Body weight slashed by 20% in new anti-obesity drug trial
Preliminary data from a large Phase 3 clinical trial is offering promising signs for a new anti-obesity drug. Called tirzepatide, the drug helped overweight and obese participants lose up to 22.5 percent of their total body weight over the 72-week trial.
Last year the US Food and Drug Administration (FDA) approved a drug called Wegovy (or semaglutide) as a weight management tool for obese or overweight people. Wegovy was the first of a new class of anti-obesity treatments to be approved by the FDA.
These drugs are designed to mimic the action of a naturally-occurring hormone called glucagon-like peptide-1 (GLP-1), which is produced by intestinal cells and plays a number of metabolic roles, from regulating blood-sugar levels to helping suppress appetite.
GLP-1 therapies were originally developed to treat type 1 diabetes, and Wegovy was first approved by the FDA as a diabetes treatment in 2017. But subsequent research showed the drugs can also function as effective weight-loss treatments in obese or overweight people without diabetes.
Tirzepatide follows on the heels of Wegovy, but it works slightly differently. Instead of directly acting on GLP-1 receptors, tirzepatide is a molecule designed to simultaneously mimic a slightly different hormone called gastric inhibitory polypeptide (GIP). Early studies found this novel molecule results in a dual-action on both GLP-1 and GIP receptors, leading to greater decreases in food intake and greater increases in energy expenditure.
As a treatment for diabetes tirzepatide was formally submitted to the FDA for approval late last year. Based on successful Phase 3 trial results, that approval is expected to come over the next few months.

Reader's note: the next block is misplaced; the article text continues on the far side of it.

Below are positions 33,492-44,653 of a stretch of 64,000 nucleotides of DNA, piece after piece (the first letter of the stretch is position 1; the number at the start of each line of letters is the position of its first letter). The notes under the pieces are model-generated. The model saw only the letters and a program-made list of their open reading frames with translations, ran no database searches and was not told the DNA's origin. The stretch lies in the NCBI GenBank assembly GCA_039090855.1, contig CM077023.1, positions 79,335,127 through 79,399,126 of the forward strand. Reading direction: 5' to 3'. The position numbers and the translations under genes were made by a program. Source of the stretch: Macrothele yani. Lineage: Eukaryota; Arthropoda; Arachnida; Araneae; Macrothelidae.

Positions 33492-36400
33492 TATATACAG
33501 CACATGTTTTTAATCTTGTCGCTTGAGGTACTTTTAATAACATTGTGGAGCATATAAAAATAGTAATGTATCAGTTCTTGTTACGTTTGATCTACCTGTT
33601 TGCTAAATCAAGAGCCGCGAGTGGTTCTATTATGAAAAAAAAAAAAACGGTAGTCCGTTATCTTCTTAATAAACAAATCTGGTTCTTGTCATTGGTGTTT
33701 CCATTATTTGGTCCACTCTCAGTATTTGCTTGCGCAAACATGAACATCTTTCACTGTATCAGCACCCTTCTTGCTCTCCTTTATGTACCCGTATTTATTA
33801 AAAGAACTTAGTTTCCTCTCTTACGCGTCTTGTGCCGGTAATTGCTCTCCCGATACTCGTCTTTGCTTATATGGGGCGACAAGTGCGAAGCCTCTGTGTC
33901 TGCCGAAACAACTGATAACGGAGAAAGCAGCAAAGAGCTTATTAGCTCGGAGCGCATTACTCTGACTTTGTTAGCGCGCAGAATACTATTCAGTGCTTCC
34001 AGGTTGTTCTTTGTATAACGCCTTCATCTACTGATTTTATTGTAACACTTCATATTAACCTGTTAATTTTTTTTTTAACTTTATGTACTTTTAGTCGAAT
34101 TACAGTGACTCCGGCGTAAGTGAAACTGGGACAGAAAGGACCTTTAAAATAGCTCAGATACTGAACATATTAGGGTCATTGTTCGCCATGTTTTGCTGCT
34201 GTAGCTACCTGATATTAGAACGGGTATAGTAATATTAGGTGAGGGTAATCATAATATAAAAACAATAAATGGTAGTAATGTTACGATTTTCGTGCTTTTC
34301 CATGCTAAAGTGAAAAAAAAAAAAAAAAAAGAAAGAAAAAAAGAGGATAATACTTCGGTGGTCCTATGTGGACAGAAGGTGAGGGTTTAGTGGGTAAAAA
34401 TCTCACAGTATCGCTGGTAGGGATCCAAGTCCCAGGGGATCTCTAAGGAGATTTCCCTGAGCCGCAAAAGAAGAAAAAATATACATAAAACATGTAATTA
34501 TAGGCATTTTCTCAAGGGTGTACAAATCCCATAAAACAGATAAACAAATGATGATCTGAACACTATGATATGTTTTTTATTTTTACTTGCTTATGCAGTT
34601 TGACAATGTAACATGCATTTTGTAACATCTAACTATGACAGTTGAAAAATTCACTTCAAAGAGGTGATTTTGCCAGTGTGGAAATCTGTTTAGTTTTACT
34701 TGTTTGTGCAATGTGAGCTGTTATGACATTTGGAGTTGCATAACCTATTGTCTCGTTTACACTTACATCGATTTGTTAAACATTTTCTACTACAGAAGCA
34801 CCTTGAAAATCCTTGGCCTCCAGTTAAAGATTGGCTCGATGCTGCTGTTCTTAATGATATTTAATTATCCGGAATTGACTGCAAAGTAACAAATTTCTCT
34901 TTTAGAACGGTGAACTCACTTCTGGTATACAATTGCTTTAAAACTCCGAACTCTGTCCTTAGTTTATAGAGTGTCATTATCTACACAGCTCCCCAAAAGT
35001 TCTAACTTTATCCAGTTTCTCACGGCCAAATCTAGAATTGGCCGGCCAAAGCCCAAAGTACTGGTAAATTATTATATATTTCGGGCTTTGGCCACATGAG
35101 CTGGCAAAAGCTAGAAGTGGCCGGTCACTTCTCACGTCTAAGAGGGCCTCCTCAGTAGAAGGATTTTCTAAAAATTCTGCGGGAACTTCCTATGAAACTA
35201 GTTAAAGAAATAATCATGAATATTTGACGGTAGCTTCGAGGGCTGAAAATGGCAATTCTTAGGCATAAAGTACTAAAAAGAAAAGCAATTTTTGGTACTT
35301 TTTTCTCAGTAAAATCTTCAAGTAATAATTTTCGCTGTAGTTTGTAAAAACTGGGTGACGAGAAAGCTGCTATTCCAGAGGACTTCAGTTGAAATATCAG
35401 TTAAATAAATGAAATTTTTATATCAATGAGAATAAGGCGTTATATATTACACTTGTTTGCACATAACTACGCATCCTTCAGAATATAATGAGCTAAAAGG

This new data, announced in a press release from pharma company Eli Lilly and yet to be peer-reviewed or published in a journal, offers the first glimpse at the effect of tirzepatide on weight loss. And these top line results are even stronger than the results from Wegovy’s “game-changing” trial data.
The Phase 3 trial, called SURMOUNT-1, enrolled 2,539 subjects across nine countries, with the mean body weight of each participant being 231 lb (105 kg). Each participant was randomly, and blindly, put into one of four groups: tirzepatide 5 mg, 10 mg or 15 mg, or placebo. The treatment involved one sub-cutaneous injection of the drug each week.
At the end of the 72-week program those on the lowest dose had lost an average of 16 percent of their bodyweight, while those on the highest dose dropped 22.5 percent. This compared to just a 2.4-percent drop in body weight for those taking the placebo.
It is important to note the trial was not testing the effect of the drug by itself, but as an adjunct to a calorie-controlled diet and exercise program. So this isn’t a miracle drug that helps you drop weight without any other kind of intervention. But, considering the placebo group was also directed to follow the diet and exercise program it seems clear the drug therapy significantly helps a person lose weight more effectively.
The early data from this trial suggests tirzepatide is potentially more effective than Wegovy at long-term weight reduction. Around one-third of those in the Wegovy Phase 3 trial lost more than 20 percent of their body weight, whereas this preliminary data reports 20 percent weight reductions in 55 percent of the 10-mg group and 63 percent of the 15-mg group.
"Tirzepatide is the first investigational medicine to deliver more than 20 percent weight loss on average in a phase 3 study, reinforcing our confidence in its potential to help people living with obesity," said Jeff Emmick, vice president of product development at Eli Lilly. "We're proud to research and develop potentially innovative treatments like tirzepatide, which helped nearly two thirds of participants on the highest dose reduce their body weight by at least 20 percent in SURMOUNT-1."
SURMOUNT-1 is part of a larger series of six global trials looking at the effects of tirzepatide on obesity. Overall there are more than 5,000 people enrolled in the study and more results from some of the other trials are expected next year.
Source: Eli Lilly